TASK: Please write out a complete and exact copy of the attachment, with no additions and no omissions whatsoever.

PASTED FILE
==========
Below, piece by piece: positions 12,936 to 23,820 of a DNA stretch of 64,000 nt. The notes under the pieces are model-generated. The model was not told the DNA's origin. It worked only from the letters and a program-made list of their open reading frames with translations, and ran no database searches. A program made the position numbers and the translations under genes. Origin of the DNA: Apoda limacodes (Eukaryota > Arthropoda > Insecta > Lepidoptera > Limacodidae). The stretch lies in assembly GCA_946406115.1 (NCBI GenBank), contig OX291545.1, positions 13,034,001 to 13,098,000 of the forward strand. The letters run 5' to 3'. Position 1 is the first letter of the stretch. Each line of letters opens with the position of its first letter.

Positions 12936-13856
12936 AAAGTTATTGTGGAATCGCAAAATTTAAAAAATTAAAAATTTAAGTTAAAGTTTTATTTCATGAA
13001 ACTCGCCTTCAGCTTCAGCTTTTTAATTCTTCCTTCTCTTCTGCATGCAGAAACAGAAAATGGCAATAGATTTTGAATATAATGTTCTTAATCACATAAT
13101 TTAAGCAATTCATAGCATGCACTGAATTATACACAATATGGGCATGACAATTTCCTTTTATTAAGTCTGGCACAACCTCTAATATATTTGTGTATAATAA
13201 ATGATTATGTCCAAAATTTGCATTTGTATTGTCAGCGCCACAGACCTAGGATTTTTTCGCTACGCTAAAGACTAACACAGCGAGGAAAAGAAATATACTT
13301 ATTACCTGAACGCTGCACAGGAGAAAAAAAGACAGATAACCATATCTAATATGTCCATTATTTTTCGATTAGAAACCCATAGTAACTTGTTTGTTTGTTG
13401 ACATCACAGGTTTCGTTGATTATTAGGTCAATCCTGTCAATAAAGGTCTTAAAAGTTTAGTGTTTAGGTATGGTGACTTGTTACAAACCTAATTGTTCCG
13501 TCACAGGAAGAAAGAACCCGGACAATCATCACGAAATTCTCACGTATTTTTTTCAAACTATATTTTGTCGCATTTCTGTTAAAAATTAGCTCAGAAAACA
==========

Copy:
Below, piece by piece: positions 12,936 to 23,820 of a DNA stretch of 64,000 nt. The notes under the pieces are model-generated. The model was not told the DNA's origin. It worked only from the letters and a program-made list of their open reading frames with translations, and ran no database searches. A program made the position numbers and the translations under genes. Origin of the DNA: Apoda limacodes (Eukaryota > Arthropoda > Insecta > Lepidoptera > Limacodidae). The stretch lies in assembly GCA_946406115.1 (NCBI GenBank), contig OX291545.1, positions 13,034,001 to 13,098,000 of the forward strand. The letters run 5' to 3'. Position 1 is the first letter of the stretch. Each line of letters opens with the position of its first letter.

Positions 12936-13856
12936 AAAGTTATTGTGGAATCGCAAAATTTAAAAAATTAAAAATTTAAGTTAAAGTTTTATTTCATGAA
13001 ACTCGCCTTCAGCTTCAGCTTTTTAATTCTTCCTTCTCTTCTGCATGCAGAAACAGAAAATGGCAATAGATTTTGAATATAATGTTCTTAATCACATAAT
13101 TTAAGCAATTCATAGCATGCACTGAATTATACACAATATGGGCATGACAATTTCCTTTTATTAAGTCTGGCACAACCTCTAATATATTTGTGTATAATAA
13201 ATGATTATGTCCAAAATTTGCATTTGTATTGTCAGCGCCACAGACCTAGGATTTTTTCGCTACGCTAAAGACTAACACAGCGAGGAAAAGAAATATACTT
13301 ATTACCTGAACGCTGCACAGGAGAAAAAAAGACAGATAACCATATCTAATATGTCCATTATTTTTCGATTAGAAACCCATAGTAACTTGTTTGTTTGTTG
13401 ACATCACAGGTTTCGTTGATTATTAGGTCAATCCTGTCAATAAAGGTCTTAAAAGTTTAGTGTTTAGGTATGGTGACTTGTTACAAACCTAATTGTTCCG
13501 TCACAGGAAGAAAGAACCCGGACAATCATCACGAAATTCTCACGTATTTTTTTCAAACTATATTTTGTCGCATTTCTGTTAAAAATTAGCTCAGAAAACA